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Block winners Dea and Darren Jolly demolish heritage house in Kew

Discussion in 'Development' started by Redwing, 12th Oct, 2015.

  1. Redwing

    Redwing Well-Known Member

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    Neighbours are upset


    Reigning champions of reality renovation TV show The Block, Deanne and Darren Jolly, are under fire from neighbours for demolishing a heritage-protected house without a permit in East Kew, in Melbourne's leafy eastern suburbs.

    A City of Boroondara spokesman said the council had immediately launched an investigation after a bulldozer mowed through the historic early-20th-century property in late September. The Jollys then applied for retrospective approval.


    Read more:

    UK article has more info and photos here
     
  2. Scott No Mates

    Scott No Mates Well-Known Member

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    Council should seek to impose the full extent of the law - lock the site up for 10+ years before they can build. Then enforcement of rebuilding a replica of the original facade.

    The excuse that the facade was unstable means that they failed to demolish with due care and didn't install any bracing to stabilise the remaining structure.
     
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  3. hobo

    hobo Well-Known Member

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    There was very similar case in Cairns, but on a commercial site.

    I might not have the sequence of events 100% correct but IIRC, the purchasers (developers) started to demolish the building without any permits, then when works were forced to stop due to public outrage, they failed to adequately brace the remaining facade. During the ensuing court case, eventually the facade deteriorated so much that it became unsafe and had to be demolished as well. :(

    I believe the developers were fined but I can't recall how much (NOT ENOUGH). The then-vacant site was onsold and the building the new owners have subsequently constructed is an absolute disgrace. It's like a second kick in the teeth after the loss of the original facade - the new building is essentially a tilt-slab shed with no architectural design whatsoever; it's a rectangular box with these disgusting orange/yellow zigzag slats along the entire frontage.

    I will look and see if I can find before & after pics for full atrocious impact. :mad:
     
  4. Brian84

    Brian84 Well-Known Member

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    I agree. Unlucky it didn't fall on them, I can't stand those two people. They think the world revolves around them and the law doesn't apply to them.

    I hope they get slammed by council. I'm surprised it hasn't been on the news.
     
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  5. skater

    skater Capitalist Premium Member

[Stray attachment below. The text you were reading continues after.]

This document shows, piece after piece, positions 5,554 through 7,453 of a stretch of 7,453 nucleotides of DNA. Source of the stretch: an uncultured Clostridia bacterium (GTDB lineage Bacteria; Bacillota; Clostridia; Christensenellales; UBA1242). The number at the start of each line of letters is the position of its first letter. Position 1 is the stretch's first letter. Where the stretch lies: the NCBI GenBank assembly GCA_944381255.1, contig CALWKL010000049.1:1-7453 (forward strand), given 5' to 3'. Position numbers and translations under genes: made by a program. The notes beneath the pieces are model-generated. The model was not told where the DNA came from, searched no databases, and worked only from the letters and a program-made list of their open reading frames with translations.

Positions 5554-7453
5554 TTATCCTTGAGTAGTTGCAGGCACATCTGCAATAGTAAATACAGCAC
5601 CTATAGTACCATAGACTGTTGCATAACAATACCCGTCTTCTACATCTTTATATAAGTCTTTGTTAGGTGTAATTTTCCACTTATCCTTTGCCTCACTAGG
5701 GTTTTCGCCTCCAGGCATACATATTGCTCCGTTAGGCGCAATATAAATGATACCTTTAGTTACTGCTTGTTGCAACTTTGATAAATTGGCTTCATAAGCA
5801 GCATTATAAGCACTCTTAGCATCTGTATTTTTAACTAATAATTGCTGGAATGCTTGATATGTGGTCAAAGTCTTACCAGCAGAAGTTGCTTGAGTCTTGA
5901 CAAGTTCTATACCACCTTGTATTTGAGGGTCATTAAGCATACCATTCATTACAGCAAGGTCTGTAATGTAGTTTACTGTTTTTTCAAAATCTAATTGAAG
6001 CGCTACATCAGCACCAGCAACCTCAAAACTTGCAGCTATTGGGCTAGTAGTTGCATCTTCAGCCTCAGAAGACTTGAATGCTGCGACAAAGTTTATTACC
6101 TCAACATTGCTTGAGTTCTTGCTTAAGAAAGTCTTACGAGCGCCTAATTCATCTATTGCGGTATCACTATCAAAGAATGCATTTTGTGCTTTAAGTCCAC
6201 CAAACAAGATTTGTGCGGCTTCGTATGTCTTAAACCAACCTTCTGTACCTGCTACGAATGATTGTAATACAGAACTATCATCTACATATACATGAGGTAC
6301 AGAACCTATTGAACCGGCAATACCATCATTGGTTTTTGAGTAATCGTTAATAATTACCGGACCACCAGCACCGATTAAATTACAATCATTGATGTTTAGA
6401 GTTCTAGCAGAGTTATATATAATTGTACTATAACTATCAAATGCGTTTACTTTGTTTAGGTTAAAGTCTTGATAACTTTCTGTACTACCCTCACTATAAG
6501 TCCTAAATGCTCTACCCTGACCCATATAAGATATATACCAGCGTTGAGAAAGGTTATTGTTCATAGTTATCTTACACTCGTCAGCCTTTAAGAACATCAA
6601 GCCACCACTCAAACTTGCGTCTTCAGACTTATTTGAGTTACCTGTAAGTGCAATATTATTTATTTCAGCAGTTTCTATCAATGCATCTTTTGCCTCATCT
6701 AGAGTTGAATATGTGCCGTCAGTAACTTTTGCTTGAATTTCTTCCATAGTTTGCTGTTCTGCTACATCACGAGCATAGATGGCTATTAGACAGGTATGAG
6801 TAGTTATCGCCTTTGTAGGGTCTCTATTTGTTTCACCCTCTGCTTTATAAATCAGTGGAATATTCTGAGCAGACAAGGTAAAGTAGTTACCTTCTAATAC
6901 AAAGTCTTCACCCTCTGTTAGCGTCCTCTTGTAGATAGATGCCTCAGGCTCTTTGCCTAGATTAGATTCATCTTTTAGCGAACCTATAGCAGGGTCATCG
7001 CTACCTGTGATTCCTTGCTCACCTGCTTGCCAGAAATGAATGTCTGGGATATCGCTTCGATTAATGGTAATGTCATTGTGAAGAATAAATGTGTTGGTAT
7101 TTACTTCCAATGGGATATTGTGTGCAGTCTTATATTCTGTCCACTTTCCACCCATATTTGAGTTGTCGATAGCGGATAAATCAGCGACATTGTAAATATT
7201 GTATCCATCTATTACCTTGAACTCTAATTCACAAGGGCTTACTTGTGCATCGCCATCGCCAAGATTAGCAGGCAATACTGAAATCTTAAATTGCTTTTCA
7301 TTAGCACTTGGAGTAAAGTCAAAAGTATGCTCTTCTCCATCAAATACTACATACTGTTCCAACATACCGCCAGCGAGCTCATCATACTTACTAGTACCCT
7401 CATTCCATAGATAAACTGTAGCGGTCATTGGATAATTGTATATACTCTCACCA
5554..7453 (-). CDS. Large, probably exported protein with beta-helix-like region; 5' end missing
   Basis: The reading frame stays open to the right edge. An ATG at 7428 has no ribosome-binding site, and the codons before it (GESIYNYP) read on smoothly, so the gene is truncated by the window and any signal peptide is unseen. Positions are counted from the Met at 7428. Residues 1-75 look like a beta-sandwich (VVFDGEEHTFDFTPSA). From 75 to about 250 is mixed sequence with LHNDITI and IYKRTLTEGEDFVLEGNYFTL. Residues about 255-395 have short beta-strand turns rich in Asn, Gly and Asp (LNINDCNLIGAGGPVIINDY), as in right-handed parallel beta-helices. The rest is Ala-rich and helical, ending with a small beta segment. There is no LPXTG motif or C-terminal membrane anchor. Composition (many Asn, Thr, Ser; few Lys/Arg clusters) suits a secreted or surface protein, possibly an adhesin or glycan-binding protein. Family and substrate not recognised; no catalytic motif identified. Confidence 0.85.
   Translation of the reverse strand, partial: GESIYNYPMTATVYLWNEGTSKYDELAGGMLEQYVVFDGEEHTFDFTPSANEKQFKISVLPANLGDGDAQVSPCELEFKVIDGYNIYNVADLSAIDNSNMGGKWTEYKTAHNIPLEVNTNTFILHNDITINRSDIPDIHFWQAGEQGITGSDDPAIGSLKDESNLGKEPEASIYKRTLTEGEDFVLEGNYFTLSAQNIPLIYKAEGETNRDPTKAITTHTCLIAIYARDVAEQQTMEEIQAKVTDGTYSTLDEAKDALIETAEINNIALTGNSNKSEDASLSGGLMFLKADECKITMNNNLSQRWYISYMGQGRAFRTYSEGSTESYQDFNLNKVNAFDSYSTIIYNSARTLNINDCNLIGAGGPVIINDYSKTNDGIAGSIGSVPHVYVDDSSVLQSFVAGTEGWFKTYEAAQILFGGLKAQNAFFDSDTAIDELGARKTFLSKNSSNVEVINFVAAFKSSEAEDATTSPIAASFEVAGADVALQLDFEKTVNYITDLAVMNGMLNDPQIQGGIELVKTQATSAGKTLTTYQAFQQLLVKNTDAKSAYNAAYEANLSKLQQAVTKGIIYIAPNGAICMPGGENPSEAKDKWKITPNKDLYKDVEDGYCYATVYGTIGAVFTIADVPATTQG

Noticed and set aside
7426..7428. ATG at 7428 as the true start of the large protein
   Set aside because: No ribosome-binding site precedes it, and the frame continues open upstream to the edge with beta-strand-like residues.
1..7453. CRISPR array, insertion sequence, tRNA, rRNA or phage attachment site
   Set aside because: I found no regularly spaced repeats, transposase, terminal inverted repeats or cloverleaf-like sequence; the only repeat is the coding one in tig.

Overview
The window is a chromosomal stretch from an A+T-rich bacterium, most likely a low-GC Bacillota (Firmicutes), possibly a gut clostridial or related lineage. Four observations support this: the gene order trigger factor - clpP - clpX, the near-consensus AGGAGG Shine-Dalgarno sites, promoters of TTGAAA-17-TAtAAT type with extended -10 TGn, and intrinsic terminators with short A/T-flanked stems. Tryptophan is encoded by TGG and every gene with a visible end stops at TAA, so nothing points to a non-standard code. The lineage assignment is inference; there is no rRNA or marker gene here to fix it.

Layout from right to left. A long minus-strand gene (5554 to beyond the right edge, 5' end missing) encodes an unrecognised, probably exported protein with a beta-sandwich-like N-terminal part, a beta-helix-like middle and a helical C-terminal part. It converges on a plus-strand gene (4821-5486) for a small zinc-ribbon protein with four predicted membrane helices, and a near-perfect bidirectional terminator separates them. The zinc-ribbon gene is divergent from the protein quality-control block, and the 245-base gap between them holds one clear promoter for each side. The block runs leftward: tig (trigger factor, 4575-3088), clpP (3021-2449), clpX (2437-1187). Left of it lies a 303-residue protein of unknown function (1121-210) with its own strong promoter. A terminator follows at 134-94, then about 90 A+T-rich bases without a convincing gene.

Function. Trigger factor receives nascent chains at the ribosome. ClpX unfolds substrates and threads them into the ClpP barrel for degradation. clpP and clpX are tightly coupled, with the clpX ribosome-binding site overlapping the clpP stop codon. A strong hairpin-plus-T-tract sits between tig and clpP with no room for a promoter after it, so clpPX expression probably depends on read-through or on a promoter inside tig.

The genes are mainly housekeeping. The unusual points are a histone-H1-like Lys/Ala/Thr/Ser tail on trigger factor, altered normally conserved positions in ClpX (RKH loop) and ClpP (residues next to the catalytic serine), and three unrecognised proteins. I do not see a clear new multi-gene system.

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    I'm not a fan either.

    Looking at the photo of the house, and how unkept it looks, I'm not surprised they demolished it. Not because there's anything wrong with the house, as it would come up a treat with a bit of love, but because I couldn't imagine Dea would ever accept living in anything that isn't sparkling new and glamourous.
     
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  6. Brian84

    Brian84 Well-Known Member

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    I agree 100%. Dee is just stuck up. It doesn't look as bad as what they make out, saying it would fall down because it is unstable.
     
    Last edited by a moderator: 13th Oct, 2015
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  7. Lisa Parker- Buyers Agent

    Lisa Parker- Buyers Agent Well-Known Member Business Member

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    That's really sad that they just took it upon themselves to make that decision without consultation with the heritage consultants.
    we could read what he's stated as the reason why and conclude that he as a builder is not competent if he lacks the ability to make the front and roof structurally sound. I've seen houses with facades way worse than this be retained. They are usually held up with all sorts of steel bars.
     
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  8. Scott No Mates

    Scott No Mates Well-Known Member

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    Back in the 1980's there was the Rose's Emporium in Petersham which was demolished without consent. The building was subject to a Permanent Conservation Order.

    A ban on development for a period of 10 years was imposed.
     
  9. hobo

    hobo Well-Known Member

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    @Scott No Mates In those situations, is the ban also on them selling it, or can they freely sell it but the ban transfers onto the purchasers...?
     
  10. Jamie_

    Jamie_ Well-Known Member

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    Hope they get reamed by the council
     
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  11. Scott No Mates

    Scott No Mates Well-Known Member

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    @hobo - the ban travels with the title. As a heritage listed property it benefits from an exemption from land tax, having demolished the building, they shoot themselves in the foot for 10 years.
     
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  12. Random Username